Shantrelle P. Lewis’ timely documentary In Our Mother’s Garden brings front and center the Black diasporic relationships between daughters, mothers and grandmamas. Watching it, Lewis reminds us that Black motherhood is not a single story, that it embodies multiple languages and still its translation is universal. In conversation with a spectrum of mothers and daughters, we come to the realization that no matter which corner of the kitchen, the altar, the church or garden, Black mothering has core commonality. It is loaded with care, complexity, and candor that is specific to our shared experience.
As a storyteller, Lewis is a chef of sorts, following a gumbo recipe from her native home of New Orleans. Her ingredients are the material memories she gathers from her cast of daughters, many of whom we are familiar with—the Black feminist Brittney Cooper, #MeToo movement founder Tarana Burke, the multi-disciplinary visual artist Adama Delphine Fawundu, and professor and Obatala priestess Kokahvah Zauditu-Selassie, to name a few. She throws in pinches of her own flavor by including her personal mother-daughter experiences and tender moments with her grandma Gladys.
Lewis builds a robust stew by having each woman speak their grandmothers’ and mother’s government name. Saying their names trigger a wave of “re-memory,” the process of remembering a memory, which was coined by the late, great literary mama Toni Morrison. Through this process, which is often an emotional one, the daughters and granddaughters share stories of love, maternal survival (Cooper’s mother survived intimate partner violence), protection (Burke’s grandmother is a fearless defender), spirituality (the praying grandmamas), and, most importantly, the liberation of Willie Mae, Iris, Ruby, Antoinette, Mama Verna and so many others. These maternal narratives allow us to remember both the challenges and victories of Black mothers across space and time. We’re made aware of the strength they bring forward and the resilience their descendants and female offspring carry over.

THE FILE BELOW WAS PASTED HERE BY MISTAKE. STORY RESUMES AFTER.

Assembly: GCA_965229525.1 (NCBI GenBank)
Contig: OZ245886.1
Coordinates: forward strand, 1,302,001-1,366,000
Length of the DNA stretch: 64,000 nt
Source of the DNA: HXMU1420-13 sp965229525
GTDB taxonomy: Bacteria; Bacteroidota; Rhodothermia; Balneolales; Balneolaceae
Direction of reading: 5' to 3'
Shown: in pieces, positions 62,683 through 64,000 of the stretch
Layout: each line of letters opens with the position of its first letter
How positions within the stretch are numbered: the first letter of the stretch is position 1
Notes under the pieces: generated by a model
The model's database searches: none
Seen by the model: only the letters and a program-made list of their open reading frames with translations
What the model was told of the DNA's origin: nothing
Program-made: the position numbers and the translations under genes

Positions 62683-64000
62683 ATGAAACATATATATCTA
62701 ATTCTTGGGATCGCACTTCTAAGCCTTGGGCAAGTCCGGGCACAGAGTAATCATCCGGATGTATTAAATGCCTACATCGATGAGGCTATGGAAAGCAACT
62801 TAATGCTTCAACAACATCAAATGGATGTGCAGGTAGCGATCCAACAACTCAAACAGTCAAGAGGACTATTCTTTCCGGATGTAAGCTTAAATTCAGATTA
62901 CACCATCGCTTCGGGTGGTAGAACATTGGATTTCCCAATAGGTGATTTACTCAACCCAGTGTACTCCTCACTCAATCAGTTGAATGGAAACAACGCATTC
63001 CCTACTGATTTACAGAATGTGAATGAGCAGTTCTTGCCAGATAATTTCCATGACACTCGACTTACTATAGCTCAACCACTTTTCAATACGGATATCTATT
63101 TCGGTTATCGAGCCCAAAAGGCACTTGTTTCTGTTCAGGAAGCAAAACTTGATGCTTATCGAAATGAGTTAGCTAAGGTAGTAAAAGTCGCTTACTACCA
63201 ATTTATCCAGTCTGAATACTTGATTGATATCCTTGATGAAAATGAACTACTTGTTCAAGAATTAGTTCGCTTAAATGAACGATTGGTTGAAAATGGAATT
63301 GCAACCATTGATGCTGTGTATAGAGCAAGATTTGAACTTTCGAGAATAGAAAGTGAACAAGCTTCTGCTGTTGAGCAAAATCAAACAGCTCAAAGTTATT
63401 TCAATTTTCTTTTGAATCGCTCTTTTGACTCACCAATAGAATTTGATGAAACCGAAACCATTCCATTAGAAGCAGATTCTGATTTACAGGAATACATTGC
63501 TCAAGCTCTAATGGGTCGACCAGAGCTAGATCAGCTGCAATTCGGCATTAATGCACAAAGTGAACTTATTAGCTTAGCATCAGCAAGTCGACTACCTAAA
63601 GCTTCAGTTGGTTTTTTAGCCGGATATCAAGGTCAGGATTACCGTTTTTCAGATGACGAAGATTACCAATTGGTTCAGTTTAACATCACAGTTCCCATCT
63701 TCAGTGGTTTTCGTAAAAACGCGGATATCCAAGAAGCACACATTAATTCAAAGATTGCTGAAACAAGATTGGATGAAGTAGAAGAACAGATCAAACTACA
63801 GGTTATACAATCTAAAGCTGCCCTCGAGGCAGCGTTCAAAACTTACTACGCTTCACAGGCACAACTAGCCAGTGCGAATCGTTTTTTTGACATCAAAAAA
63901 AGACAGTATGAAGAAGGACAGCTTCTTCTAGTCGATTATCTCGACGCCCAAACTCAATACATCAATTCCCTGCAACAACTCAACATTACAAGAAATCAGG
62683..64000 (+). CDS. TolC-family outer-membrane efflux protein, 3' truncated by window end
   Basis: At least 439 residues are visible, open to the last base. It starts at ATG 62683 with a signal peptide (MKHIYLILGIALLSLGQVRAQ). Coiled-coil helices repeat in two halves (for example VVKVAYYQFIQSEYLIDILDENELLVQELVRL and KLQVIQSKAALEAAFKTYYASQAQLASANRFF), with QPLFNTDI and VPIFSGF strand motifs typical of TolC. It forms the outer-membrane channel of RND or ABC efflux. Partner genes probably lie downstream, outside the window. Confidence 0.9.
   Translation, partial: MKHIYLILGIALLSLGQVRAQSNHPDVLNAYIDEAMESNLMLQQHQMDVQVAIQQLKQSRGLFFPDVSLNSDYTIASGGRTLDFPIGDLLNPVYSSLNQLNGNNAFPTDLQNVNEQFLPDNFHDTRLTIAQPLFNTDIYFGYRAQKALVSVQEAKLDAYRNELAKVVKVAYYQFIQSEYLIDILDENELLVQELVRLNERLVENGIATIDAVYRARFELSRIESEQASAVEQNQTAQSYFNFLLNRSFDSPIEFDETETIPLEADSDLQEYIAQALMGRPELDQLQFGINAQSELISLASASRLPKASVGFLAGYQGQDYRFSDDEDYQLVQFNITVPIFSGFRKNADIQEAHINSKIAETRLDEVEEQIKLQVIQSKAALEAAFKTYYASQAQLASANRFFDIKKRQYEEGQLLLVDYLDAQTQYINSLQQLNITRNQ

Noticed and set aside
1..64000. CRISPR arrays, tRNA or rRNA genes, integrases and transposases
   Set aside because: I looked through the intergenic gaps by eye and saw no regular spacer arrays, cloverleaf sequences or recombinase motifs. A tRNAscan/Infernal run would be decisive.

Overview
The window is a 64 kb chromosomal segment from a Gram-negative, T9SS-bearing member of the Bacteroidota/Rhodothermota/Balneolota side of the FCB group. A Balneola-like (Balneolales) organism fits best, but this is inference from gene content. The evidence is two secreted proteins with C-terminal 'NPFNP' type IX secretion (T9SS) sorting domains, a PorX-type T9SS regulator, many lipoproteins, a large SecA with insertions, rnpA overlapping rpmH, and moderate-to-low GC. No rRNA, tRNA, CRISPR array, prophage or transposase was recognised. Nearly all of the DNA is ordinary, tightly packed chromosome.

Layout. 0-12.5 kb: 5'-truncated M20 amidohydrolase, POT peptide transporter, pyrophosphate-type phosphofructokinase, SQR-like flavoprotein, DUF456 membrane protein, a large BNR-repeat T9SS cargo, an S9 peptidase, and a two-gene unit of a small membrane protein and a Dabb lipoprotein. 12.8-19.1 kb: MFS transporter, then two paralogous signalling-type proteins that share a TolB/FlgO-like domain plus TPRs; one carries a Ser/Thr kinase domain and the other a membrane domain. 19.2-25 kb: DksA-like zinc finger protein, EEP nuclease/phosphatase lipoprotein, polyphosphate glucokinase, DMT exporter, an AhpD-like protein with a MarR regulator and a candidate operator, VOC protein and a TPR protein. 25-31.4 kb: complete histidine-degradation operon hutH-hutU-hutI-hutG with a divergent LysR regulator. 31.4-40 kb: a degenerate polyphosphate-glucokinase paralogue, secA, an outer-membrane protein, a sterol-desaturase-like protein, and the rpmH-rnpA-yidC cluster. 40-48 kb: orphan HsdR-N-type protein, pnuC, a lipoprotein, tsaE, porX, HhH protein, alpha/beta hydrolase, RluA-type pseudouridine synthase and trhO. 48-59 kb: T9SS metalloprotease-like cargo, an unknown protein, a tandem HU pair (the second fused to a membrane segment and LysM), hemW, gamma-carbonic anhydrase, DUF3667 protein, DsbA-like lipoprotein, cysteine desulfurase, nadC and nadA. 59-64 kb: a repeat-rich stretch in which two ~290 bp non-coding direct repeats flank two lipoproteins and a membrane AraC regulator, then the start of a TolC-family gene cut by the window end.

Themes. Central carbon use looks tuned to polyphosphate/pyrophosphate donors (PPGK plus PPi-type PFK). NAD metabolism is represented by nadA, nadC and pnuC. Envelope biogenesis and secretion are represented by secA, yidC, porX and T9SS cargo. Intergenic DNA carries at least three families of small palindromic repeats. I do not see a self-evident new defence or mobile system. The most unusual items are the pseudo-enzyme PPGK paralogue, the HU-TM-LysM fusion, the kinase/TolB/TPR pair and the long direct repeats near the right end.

The film effectively oscillates between the “gardens” of Black mothers and a necessity for them to receive their flowers—in life and in death. Lewis makes this plain; so much so, it should be understood that celebration and veneration of our mothers is a must. This, too, is a timely notion as Black mothers continue to be dragged for their particular brand of mothering: be it the way they discipline, the sacrifices they make, or their line of tough-loving.
A door is opened just a bit to share a glimpse of Lucumí and Yoruba’s sacred practice of offering—feeding and honoring our dead. We bear witness to the process as Zauditu-Selassie cooks up a creole feast laden with rice, okra, and fish head, and serves it at an illustrious altar dedicated to her matriarchal ancestors. While doing so, she explains the significance of these offerings and shares spiritual aspects and histories of women in her family.
All-in-all, Lewis gives us art and art clears a pathway for healing. In Our Mothers’ Garden wants us to heal, not by moving on but by remembering. It taps us on our shoulder and tugs at our hearts, reminding us to remember Black mothers for their commitment to mothering, to tilling the soil, sowing the seeds, nurturing the lot and growing us up in their garden.
In Our Mother’s Gardens is currently available for streaming on Netflix.